posted by Emmy Rae at 9:08 AM on May 8, 2019 [1 favorite]


The standard story I tell is of maybe 10 years ago having worked with all the biggest country artists while on a TV show, and how they all rolled into rehearsal in baseball hats and cargo shorts, but come show time it was all jeans, cowboy boots, bolo ties and pearl-button shirts. The music is just another costume for many of these people.

Also worked with Sturgill and Isbell and Margo Price the last few years. Much less of that with them.
posted by nevercalm at 9:11 AM on May 8, 2019 [17 favorites]


All I know is they had better not take my door.
posted by AJaffe at 9:14 AM on May 8, 2019 [5 favorites]


> The only saving grace is that their selections of "country" are so bad that many stations play a lot of 90s/00s songs that I love and cherish in the midst of the current garbage.

90s/00s.... Are you by any chance in your mid-30s?
posted by Leon at 9:14 AM on May 8, 2019 [3 favorites]


> I wonder if it is a more midwest genre at this point? I grew up in the country and was in 4H and all that - everyone listened to country. Including town people.

Here in North Carolina, the Chinese restaurants often play country music. The BBQ places often play top 40 or pop oldies.
posted by ardgedee at 9:21 AM on May 8, 2019


Some non-country country/bluegrass for example: '(Gimme Some of That) Ol' Atonal Music' by Merle Hazard. A classic.
posted by ovvl at 9:21 AM on May 8, 2019 [2 favorites]


Maddie & Tae have some thoughts about being "The Girl in a Country Song."
posted by mcdoublewide at 9:25 AM on May 8, 2019 [5 favorites]


"...it was not the perfect country & western song
Because he hadn't said anything at all about mama
Or trains, or trucks, or prison, or getting' drunk..."


you never even called me by my name
posted by anem0ne at 9:26 AM on May 8, 2019 [3 favorites]




So many things converging, I think.

All genres have self-referencing songs, but it's more common in some than others, and country -- along with hip-hop -- has always been right near the top. I think it's mixed in with: County isn't the only genre with an authenticity problem, but it is especially acute. This is in part because country places such emphasis on authenticity (see also: hip hop) which I think tends to require this sort of enforcement. Carly Rae Jepsen doesn't need to prove she's authentically pop for people to value her songs; they just need to be good jams.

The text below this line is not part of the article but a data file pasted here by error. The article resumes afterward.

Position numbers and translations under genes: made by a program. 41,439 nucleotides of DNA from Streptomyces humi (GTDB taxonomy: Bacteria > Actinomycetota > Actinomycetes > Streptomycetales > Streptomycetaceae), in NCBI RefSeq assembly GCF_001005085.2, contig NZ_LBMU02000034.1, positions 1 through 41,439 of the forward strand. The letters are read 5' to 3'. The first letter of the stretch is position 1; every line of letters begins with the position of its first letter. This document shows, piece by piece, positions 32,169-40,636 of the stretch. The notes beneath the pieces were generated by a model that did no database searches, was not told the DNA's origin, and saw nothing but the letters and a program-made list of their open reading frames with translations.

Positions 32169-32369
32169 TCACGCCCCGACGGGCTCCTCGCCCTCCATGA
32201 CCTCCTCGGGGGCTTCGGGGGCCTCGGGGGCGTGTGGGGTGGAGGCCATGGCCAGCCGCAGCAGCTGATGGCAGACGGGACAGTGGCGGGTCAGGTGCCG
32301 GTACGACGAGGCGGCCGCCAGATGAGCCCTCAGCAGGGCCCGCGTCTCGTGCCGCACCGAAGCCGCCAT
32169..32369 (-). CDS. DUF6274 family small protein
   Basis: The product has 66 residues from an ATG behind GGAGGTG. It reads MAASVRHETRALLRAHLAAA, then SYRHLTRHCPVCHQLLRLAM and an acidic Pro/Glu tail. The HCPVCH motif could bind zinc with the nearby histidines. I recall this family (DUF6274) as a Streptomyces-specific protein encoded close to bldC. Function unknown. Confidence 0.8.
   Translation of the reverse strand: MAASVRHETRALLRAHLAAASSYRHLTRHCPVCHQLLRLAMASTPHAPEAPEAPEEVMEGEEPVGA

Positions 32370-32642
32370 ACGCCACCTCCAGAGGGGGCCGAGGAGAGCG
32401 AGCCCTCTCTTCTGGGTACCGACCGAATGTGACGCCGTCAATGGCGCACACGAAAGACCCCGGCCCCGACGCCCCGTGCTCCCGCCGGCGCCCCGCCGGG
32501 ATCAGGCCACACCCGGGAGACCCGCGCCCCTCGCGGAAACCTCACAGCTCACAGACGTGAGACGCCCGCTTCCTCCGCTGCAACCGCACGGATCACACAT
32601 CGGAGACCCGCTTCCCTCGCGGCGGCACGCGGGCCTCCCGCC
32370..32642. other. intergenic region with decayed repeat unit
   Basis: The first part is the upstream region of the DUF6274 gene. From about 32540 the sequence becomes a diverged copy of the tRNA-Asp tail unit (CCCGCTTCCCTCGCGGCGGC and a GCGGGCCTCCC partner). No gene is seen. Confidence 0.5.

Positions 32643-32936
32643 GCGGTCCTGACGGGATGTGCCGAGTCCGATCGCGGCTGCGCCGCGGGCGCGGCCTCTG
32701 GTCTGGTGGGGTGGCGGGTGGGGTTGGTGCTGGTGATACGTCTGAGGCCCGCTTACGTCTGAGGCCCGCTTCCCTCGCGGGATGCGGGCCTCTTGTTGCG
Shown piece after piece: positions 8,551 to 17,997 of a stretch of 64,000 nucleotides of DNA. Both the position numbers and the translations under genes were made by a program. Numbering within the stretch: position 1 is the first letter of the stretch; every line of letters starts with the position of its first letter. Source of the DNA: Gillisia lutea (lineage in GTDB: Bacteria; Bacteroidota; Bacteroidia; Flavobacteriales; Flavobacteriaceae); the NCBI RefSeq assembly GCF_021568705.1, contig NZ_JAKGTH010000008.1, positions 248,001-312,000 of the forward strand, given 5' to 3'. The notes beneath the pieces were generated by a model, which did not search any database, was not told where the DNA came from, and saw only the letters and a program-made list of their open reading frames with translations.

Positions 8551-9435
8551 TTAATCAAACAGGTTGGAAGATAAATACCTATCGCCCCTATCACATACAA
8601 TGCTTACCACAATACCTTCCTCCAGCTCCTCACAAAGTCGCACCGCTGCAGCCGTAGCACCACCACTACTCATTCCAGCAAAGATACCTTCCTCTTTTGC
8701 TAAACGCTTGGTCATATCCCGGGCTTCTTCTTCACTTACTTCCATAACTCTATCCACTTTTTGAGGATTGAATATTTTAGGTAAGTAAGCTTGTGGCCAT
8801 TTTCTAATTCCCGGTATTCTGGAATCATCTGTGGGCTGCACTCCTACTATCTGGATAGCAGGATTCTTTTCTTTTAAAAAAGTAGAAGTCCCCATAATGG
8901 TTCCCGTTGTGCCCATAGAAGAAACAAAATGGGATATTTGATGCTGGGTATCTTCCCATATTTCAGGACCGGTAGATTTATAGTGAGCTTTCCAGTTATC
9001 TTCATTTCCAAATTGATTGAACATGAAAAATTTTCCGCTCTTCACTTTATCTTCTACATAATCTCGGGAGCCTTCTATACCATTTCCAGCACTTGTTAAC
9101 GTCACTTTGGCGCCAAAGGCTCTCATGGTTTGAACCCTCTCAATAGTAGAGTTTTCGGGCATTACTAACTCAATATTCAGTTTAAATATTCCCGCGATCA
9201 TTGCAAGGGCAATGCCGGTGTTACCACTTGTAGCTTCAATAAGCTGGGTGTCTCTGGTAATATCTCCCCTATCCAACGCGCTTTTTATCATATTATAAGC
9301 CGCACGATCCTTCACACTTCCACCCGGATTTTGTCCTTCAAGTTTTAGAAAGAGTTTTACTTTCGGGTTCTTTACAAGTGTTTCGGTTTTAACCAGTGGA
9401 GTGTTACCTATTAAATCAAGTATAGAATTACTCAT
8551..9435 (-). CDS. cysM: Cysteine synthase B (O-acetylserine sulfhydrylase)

The second trend is a country/rock convergence; this is also something that's been happening for years. Country songs are one or two sonic cliches away from sounding like rock songs. This is particularly true in the current era, where the trends in rock are also towards the rootsy end; I looked at the Billboard charts (since I no longer really have current knowledge) and there's a fair number of Lumineers and the like, who are only an accent away from recording country songs. This is number 6 on Billboard rock, and it's only a twang away from a country song -- and these guys are from frickin' Wales. So it's important to police the difference. Garth Brooks sounded a lot like rock music, but given the nature of rock at the time, he didn't have to prove he sounded different from Nirvana or Radiohead.

And the third is the culture wars. Mainstream country is a signifier of a political and cultural position more than it is anything else, these days. There's a ton of musicians making music that is country, but not getting country airplay. Kacey Musgraves got album of the year at both Grammys and CMAs, but her best single from it charted 17. This is related to the bro-ification of country. The country music industry seems to have hitched their wagon to the conservative white non-college man, and is mining that into the ground. Willie Nelson is only considered country because of his long history in the genre; if he started recording today, he'd be getting the reception Sturgill Simpson is, which is not much of one. I wouldn't be surprised if country 20 years from now is less like Steve Earle and more like Skrewdriver.